Authored by Melissa Richardson, her second book “Beyond Basics with Natural Yeast”, builds on principles taught in her first book “The Art of Baking with Natural Yeast”.  Since I was gifted my first start over the summer by a generous reader, I was particularly interested to find out the publishing company for this book was looking for blogs to review it.  They needed reviewers and I needed instructions.  Since I’m such a beginner when it comes to baking with natural yeast this book absolutely thrilled me for all the options which were discovered!

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This is my fun start container, btw.  And now, I’ve found a great book to boot!

 

 

Gluten Intolerance or Missing Gut Micro-Organisms?

For many people, gluten/ grain intolerance is a game changer, disallowing them from eating many of the foods they’d love to have.  Melissa’s studying on the subject of gluten intolerance (which inspired her blog The Bread Geek as well as both books), rather than villianizing wheat, came to a different conclusion.  She believed there was another culprit, something we were missing in our diets which would connect the dots.  After an enormous amount of research, she concluded commercialized yeast was the problem, or more especially our deprivation of specific micro-organisms which are specifically found in natural (sour dough) yeasts.  By cooking with these natural yeasts we supplied our bodies with the army of defense to help further break down the wheat being blamed as well as battle bad bacteria.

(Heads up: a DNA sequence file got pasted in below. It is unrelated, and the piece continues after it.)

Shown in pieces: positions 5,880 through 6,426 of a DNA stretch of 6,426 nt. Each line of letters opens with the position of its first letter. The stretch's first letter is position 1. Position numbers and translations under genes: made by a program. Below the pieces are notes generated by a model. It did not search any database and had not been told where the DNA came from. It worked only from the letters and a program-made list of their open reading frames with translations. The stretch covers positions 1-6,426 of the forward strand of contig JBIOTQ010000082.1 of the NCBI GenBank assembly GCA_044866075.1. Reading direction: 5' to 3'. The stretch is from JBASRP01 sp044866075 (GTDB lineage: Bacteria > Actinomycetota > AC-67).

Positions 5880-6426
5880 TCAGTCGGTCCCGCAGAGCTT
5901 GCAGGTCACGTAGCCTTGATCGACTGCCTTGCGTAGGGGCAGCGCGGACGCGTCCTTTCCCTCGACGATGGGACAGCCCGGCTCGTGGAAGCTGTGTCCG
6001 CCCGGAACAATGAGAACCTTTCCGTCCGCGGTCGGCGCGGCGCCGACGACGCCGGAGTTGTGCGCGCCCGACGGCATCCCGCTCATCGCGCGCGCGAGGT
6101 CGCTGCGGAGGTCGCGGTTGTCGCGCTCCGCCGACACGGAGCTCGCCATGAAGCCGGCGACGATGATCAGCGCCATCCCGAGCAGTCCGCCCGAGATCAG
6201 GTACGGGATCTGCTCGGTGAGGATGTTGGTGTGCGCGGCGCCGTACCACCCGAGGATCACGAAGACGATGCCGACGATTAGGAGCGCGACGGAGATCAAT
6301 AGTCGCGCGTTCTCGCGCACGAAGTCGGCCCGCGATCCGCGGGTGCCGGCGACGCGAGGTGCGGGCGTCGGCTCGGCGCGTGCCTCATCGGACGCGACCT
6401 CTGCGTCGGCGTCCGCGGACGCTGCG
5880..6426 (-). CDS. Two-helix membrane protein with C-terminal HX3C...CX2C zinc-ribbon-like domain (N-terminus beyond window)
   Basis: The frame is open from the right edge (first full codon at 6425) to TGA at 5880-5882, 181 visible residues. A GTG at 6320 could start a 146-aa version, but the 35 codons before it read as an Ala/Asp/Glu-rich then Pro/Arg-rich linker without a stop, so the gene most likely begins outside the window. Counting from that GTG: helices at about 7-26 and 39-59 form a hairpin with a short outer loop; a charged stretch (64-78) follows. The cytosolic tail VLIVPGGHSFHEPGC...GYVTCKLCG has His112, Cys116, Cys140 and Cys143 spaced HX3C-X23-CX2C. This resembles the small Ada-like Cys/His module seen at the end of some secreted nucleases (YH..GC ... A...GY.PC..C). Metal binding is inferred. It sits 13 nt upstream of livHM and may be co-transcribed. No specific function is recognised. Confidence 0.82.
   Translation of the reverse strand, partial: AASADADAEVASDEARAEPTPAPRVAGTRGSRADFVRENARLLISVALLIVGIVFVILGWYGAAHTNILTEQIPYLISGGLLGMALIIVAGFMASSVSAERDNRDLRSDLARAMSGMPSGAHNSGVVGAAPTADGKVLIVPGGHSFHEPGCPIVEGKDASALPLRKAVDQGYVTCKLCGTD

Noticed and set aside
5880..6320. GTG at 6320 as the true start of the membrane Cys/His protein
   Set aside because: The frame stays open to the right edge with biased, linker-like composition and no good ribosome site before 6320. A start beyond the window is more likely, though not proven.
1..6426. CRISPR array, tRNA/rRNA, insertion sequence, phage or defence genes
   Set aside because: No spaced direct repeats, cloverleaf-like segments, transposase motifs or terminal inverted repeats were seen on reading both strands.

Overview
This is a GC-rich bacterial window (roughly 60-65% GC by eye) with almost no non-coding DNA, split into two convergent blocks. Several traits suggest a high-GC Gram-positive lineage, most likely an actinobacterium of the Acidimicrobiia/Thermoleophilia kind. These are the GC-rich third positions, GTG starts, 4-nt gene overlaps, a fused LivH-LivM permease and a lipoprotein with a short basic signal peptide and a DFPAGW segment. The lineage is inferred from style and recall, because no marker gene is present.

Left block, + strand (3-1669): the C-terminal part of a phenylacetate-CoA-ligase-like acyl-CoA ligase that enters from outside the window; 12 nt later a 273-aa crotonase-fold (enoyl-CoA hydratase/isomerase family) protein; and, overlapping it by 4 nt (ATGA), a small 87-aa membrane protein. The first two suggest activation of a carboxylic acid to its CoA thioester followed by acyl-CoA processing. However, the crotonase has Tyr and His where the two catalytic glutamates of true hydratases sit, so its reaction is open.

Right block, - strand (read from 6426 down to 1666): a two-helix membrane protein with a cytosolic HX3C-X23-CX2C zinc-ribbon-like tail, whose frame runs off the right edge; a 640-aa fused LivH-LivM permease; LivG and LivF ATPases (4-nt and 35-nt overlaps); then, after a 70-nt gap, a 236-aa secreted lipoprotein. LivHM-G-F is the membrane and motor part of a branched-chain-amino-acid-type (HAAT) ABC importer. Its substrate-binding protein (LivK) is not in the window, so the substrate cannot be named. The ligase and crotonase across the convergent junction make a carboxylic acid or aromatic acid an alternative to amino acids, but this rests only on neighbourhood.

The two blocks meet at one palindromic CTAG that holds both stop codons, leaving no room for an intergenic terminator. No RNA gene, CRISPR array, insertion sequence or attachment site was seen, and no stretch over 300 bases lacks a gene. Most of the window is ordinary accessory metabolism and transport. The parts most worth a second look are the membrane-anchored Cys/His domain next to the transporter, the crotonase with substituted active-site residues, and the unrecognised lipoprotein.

Throughout the book, Melissa shares her insights and I liked this specific quote, which I promptly wrote and stuck on my fridge. (On the freezer side, mind you, so to remind me to stay away from certain indulgences found within.)  Although I’m new to the concept of natural yeast, the idea of “eating what best agrees with your system” makes perfect sense to me.  I’m excited to learn more!

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Testing a Few Recipes